Let’s hope not.
Fortune: That’s about the craziest thing I’ve ever heard!” shouts Jeremy Siegel through the phone when I mention the headline of this story. “I mean, what’s the rationale for anyone saying that?” I had called up the Wharton professor because he’s one of the high priests of buy-and-hold investing. In his classic book, Stocks for the Long Run, Siegel analysed 200 years’ worth of U.S. market returns and concluded that patient, consistent investment in stocks over a long period is the most effective strategy for wealth creation among regular folks.
It’s a message that makes a lot of sense to people under normal circumstances. But lately, of course, the market has been anything but normal.
As Siegel and I were speaking in mid-October, the Dow was down some 39% from its high a year earlier. Investors were taking their money out of equities by the billions. The S&P 500’s 10-year return was -11% (with dividends included, it was up a measly 5%). Plenty of people had suddenly begun to ask themselves whether the idea of long-term investing was a sham.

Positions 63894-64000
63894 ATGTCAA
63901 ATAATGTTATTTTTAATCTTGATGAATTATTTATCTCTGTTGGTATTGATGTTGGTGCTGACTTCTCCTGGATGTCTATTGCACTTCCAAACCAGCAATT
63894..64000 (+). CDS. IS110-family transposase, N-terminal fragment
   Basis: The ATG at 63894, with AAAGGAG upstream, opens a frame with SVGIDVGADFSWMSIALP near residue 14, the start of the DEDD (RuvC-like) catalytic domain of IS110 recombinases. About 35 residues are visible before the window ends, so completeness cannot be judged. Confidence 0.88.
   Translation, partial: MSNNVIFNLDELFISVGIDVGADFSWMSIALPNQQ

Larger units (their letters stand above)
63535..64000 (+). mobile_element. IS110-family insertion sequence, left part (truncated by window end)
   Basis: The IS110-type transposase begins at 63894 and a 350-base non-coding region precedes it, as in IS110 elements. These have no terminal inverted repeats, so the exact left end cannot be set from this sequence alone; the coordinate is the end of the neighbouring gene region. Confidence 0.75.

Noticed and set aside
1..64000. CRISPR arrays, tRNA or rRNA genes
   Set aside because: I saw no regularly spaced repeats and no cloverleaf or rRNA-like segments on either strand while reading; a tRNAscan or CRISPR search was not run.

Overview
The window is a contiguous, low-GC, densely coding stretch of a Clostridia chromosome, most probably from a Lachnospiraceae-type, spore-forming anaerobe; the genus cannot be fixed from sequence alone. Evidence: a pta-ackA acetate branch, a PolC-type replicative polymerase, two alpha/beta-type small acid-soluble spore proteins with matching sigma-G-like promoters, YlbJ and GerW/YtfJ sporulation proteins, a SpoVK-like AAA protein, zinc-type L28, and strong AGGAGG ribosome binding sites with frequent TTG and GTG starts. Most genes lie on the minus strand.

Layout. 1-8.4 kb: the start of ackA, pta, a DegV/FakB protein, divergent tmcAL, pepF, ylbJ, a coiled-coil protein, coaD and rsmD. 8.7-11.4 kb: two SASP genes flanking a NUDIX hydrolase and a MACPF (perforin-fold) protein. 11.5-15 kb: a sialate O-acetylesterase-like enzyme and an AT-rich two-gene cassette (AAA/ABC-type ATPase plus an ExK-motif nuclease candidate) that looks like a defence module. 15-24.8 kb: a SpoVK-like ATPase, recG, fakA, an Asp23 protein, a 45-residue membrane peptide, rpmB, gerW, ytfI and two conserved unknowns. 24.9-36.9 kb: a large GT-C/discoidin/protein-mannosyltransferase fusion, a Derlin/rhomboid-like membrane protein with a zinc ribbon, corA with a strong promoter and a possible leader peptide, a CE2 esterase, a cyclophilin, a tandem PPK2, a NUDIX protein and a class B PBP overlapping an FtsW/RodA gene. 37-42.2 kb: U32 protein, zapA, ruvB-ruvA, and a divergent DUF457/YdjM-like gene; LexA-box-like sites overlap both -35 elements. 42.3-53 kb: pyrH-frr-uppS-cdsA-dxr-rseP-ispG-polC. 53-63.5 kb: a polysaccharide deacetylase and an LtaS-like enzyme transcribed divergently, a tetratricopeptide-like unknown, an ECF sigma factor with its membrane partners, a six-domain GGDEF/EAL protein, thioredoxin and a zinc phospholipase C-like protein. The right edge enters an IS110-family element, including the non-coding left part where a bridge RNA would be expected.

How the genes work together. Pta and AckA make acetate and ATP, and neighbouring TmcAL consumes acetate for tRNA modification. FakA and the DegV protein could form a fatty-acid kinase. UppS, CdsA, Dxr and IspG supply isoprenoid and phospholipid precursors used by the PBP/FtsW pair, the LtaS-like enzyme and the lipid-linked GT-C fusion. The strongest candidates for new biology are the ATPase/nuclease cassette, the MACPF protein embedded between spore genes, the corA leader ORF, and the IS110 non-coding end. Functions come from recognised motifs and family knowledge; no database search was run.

After the writer goes on a fact finding mission which you can read about here, he comes up with a conclusion. SPOILER ALERT!
…A few days after our initial conversation, I call Siegel back and tell him that I have come up with three reasons why buy-and-hold isn’t dead. The market is even lower, but he is in good spirits. “Look, it’s always painful near the bottom, but the outlook from here is extraordinary for investors,” he says, echoing Malkiel. “I think the important thing is that the question of buy-and-hold comes up at the bottom of every bear market that I have gone through, and I get calls about it, and invariably that proves to be the time when you should own stocks.” Let’s hope history repeats itself.
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